Three award-winning authors came to USF and lectured on behalf of their science-fiction and fantasy novels in front of students, faculty and adoring fans.
Hugo and Nebula Award-winning authors Harry Harrison, Joe Haldeman and Piers Anthony participated in a two-hour discussion panel at the Phyllis P. Marshall Center Ballroom on Wednesday, where they discussed their writing process and answered questions from the audience.
“These are three of the major stars in science fiction,” event moderator and USF professor Rick Wilber said. “These people are part of the history of science fiction and are part of the major development of science fiction as a field, and I think that was why this was a major event.”
According to Wilber, today’s style of science fiction began about 150 years ago, with the works of authors such as Jules Verne and H.G. Wells. In America, science fiction was prevalent during the ’20s and ’30s, and in the ’50s and ’60s it gained popularity with the general public after Hollywood took interest in the sci-fi genre. The authors at the discussion are a product of this development.
Science-fiction literature can lead to an array of interpretations from loyal readers.
“I think it helps us to examine ourselves as a society and a culture,” said Robin Bajkiewicz, USF history professor and humanities coordinator. “Maybe if we go to these kinds of events, we can talk about the future and think about the consequences of war and how to avoid getting involved in another one.”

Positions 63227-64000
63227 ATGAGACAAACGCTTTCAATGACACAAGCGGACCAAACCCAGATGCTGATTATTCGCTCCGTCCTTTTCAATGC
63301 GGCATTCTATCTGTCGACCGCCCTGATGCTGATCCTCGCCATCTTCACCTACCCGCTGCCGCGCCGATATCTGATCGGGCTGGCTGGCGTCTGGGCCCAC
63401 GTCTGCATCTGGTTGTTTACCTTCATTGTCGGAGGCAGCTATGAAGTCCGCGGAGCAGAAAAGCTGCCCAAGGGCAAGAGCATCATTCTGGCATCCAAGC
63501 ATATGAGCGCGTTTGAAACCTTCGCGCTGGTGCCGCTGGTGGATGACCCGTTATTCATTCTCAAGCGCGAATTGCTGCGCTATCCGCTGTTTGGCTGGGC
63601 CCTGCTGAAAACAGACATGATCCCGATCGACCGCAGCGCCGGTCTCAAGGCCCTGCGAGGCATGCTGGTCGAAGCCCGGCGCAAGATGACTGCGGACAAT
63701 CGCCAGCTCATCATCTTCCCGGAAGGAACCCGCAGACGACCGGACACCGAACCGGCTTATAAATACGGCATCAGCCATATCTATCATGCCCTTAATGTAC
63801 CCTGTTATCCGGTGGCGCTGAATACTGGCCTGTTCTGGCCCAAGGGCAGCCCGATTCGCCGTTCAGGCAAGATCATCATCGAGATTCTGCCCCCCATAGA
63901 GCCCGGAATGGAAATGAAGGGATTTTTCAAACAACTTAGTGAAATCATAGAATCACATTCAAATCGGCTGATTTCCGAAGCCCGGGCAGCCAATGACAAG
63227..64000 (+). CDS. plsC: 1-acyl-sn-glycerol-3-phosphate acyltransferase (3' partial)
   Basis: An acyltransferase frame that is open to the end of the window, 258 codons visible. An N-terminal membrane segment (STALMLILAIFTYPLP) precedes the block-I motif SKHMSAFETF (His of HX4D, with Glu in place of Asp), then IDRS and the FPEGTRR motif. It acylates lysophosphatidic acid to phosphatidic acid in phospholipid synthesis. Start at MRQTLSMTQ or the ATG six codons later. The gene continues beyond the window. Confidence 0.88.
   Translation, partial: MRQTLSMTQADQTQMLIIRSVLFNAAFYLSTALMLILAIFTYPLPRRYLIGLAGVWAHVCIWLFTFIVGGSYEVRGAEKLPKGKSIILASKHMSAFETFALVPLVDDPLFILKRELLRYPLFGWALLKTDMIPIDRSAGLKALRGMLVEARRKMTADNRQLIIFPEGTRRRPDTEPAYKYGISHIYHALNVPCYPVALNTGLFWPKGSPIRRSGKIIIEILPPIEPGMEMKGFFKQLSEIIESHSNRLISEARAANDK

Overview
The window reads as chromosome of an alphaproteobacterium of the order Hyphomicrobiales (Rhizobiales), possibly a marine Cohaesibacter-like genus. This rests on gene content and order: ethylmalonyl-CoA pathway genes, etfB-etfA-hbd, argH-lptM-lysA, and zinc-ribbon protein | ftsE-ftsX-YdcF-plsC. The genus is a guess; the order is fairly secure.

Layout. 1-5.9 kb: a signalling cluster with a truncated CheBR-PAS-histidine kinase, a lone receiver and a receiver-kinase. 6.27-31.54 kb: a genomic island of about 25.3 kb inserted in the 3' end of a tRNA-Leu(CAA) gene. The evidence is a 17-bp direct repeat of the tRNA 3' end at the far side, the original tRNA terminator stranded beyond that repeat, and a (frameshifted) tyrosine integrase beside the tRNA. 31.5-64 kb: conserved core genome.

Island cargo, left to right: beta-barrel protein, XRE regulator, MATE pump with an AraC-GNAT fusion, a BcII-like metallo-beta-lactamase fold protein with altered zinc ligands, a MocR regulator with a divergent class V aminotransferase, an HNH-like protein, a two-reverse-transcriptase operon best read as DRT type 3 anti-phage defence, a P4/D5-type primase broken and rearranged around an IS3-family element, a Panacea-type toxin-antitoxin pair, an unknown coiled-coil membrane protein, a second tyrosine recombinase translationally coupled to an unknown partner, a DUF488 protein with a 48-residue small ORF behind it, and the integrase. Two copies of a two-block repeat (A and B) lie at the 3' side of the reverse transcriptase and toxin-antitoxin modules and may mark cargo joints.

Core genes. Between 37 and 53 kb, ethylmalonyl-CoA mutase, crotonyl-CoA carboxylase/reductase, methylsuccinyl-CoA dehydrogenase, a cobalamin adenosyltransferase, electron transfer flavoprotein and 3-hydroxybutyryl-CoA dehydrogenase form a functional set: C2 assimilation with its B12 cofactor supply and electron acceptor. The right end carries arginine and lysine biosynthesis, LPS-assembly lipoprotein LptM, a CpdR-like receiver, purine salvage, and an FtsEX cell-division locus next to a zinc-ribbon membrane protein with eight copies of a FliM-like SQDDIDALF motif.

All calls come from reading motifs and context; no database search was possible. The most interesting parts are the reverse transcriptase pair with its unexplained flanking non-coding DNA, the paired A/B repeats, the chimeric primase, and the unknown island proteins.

All three authors have had experience with the U.S. military, and all have strong opinions on war and government.
Haldeman served in Vietnam, and, according to Wilber, was terribly injured during combat. When he returned, he finished writing The Forever War, which is one of the most famous sci-fi novels of all time, Wilber said.
“My stories have even forced some people to stay out of the Army,” Haldeman said. Achieving similar success, Harrison has also influenced the decisions of young people. An 18-year-old male was considering enlisting in the Army but ripped up his application papers after reading Harrison’s anti-war novel, Bill the Galactic Hero, said Harrison.
Anthony also presented his stance on the Iraq War.
“It’s an expensive folly, and I have nothing good to say about it,” he said.
After leaving the book signing with an autograph, returning USF student Anne Younger had to acknowledge her son’s dependence on Anderson’s Xanth series.
Her son eagerly awaits each novel, and it’s the only thing that keeps him going while he is in the Navy, Younger said.
Harrison and Haldeman explained why war veterans might have a difficult time getting back to their old lives.
“In the days of the Vietnam war, kids went to war at age 18,” Harrison said. “And that is a very young age to be going into the military. When these boys came back, they were never fully adjusted into life as an adult.”
“I was 24 when I went to Vietnam,” Haldeman said. “I was theoretically an adult when I was drafted. And all that managed to do was that it kept me out of college for six years, and after combat, when I came back, it took me years to get out of war. I was still jumping at things, and I would drink often.”
Today and Friday, Haldeman will travel to MacDill Air Force Base, where he will teach returning Iraq war veterans to write about their experiences as part of a traveling workshop, sponsored by the National Endowment for the Arts.